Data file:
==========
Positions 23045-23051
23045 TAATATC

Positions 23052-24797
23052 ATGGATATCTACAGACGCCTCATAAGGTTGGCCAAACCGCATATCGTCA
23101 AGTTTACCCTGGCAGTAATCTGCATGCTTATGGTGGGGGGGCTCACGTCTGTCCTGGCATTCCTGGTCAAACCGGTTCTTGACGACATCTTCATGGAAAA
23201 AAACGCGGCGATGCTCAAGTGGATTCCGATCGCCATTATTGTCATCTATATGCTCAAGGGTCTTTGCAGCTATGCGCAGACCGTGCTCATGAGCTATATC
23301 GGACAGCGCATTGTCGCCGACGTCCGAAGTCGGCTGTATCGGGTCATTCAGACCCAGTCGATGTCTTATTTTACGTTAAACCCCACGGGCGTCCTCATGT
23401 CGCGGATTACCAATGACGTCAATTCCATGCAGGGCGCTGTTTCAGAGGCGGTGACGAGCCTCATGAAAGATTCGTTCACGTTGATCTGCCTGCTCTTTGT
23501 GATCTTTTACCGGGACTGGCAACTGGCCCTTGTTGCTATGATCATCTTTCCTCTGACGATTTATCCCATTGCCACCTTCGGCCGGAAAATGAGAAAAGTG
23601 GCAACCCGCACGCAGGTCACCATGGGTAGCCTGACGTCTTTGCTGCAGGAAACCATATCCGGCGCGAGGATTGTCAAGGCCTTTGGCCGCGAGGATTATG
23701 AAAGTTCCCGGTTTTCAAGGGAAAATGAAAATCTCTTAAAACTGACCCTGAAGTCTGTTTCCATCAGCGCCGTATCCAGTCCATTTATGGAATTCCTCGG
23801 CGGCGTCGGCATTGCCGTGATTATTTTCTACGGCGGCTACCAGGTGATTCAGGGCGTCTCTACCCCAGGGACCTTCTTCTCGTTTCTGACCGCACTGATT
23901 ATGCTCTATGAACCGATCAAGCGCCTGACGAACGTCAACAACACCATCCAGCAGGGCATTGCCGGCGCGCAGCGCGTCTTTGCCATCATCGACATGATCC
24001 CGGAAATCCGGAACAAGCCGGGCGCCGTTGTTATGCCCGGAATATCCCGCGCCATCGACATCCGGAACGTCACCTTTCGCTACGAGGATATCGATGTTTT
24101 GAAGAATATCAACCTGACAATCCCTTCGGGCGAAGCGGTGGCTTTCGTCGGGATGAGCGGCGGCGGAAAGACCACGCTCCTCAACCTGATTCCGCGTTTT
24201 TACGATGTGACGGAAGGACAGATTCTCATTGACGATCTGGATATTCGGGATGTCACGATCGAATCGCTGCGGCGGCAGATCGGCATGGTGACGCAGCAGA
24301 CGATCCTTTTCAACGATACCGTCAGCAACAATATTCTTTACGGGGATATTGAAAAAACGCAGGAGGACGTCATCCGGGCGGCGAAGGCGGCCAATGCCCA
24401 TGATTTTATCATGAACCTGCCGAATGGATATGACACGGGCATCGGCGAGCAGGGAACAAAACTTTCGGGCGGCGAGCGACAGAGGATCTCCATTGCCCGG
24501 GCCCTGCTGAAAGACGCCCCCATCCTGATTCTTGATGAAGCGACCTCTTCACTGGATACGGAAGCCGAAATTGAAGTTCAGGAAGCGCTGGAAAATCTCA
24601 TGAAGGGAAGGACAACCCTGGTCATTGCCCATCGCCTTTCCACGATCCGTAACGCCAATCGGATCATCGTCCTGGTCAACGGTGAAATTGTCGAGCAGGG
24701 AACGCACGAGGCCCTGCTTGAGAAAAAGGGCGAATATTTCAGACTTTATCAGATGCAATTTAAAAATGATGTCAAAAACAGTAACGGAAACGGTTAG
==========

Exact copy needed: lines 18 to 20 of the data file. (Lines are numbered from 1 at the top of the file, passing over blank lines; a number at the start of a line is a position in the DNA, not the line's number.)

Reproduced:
24401 TGATTTTATCATGAACCTGCCGAATGGATATGACACGGGCATCGGCGAGCAGGGAACAAAACTTTCGGGCGGCGAGCGACAGAGGATCTCCATTGCCCGG
24501 GCCCTGCTGAAAGACGCCCCCATCCTGATTCTTGATGAAGCGACCTCTTCACTGGATACGGAAGCCGAAATTGAAGTTCAGGAAGCGCTGGAAAATCTCA
24601 TGAAGGGAAGGACAACCCTGGTCATTGCCCATCGCCTTTCCACGATCCGTAACGCCAATCGGATCATCGTCCTGGTCAACGGTGAAATTGTCGAGCAGGG